Fibrous joints are also called fixed or immovable joints because they do not move.
- Describe fibrous joints
- A joint is the location at which two or more bones make contact.
- Joints are classified based on structural and functional properties.
- Fibrous joints, such as sutures, syndesmoses, and gomphoses, have no joint cavity.
- Fibrous joints are connected by dense connective tissue consisting mainly of collagen.
- Fibrous joints are called “fixed” or “immovable” joints because they do not move.
- syndesmoses: Slightly movable articulations where the contiguous bony surfaces are united by an interosseous ligament, as in the inferior tibiofibular articulation.
- suture: In anatomy, a suture is a fairly rigid joint between two or more hard elements such as the bony plates of the skull.
- gomphoses: A joint that binds the teeth to bony sockets (dental alveoli) in the maxillary bone and mandible.
A joint is the location at which two or more bones make contact. They are constructed to allow movement (except for skull bones), provide mechanical support, and are classified structurally and functionally. Structural classification is determined by how the bones connect to each other, while functional classification is determined by the degree of movement between the articulating bones. In practice, there is significant overlap between the two types of classifications.
Fibrous Joints: The adult skull is normally made up of 22 bones. Except for the mandible, all are joined together by sutures, semi-rigid articulations formed by bony ossification. The presence of Sharpey’s fibers permit a little flexibility.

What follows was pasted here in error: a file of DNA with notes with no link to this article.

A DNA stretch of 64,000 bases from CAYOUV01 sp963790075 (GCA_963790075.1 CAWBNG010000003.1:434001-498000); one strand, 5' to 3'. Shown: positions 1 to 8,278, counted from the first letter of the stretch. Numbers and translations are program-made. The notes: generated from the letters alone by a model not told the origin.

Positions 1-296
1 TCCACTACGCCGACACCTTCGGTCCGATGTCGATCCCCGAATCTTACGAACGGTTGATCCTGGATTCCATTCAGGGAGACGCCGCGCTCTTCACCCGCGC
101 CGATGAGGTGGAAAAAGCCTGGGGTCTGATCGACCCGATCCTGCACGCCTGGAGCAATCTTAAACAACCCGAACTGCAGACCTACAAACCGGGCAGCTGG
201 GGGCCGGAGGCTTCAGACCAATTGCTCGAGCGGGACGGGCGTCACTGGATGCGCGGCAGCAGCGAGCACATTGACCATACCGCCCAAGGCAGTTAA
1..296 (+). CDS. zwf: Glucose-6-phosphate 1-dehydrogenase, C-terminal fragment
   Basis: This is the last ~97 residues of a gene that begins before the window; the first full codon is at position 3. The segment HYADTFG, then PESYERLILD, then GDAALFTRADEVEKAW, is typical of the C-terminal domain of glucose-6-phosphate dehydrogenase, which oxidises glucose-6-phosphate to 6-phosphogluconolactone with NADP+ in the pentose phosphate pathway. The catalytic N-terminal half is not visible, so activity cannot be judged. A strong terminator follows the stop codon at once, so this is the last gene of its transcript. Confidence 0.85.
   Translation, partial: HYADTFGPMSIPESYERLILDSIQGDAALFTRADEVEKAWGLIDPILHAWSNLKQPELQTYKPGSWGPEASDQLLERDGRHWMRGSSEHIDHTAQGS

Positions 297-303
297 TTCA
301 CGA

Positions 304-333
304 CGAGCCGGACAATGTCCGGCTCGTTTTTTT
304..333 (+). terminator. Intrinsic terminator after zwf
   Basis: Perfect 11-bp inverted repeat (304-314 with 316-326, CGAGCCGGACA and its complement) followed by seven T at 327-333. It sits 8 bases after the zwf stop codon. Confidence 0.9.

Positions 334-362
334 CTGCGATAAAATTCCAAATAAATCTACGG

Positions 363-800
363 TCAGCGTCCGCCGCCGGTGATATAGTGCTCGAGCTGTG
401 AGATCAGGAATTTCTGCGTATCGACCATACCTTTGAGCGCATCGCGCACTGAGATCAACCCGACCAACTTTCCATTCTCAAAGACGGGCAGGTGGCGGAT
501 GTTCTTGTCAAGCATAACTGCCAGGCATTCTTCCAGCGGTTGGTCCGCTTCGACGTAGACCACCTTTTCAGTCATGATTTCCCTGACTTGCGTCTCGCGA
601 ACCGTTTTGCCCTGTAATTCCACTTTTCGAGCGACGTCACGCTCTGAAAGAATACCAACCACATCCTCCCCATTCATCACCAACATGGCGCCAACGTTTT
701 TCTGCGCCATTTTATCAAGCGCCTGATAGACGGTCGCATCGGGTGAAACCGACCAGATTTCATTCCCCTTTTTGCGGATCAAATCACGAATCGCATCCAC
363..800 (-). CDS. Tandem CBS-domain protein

Fibrous joints are joined by dense irregular connective tissue that is rich in collagen fibers.
Characteristics of Fibrous Joints
Fibrous joints are connected by dense connective tissue consisting mainly of collagen. These joints are also called fixed or immovable joints because they do not move. Fibrous joints have no joint cavity and are connected via fibrous connective tissue. The skull bones are connected by fibrous joints called sutures. The skull bones of a fetus are unfused so that they can move over each other slightly to compress skull size during birth. After birth, the bones slowly begin to fuse to become fixed, making the skull bones immovable in order to protect the brain from impact.
Syndesmoses of long bones and gomphoses of teeth are also types of fibrous joints. The movement of the root within a gomphosis has a threefold effect. It lessens some of the impact between the upper and lower teeth in biting. It also pumps blood and lymph from the periodontal membrane into the dental veins and lymph channels and stimulates sensory nerve terminals in the membrane to send signals to the brain centers that control the muscles of mastication.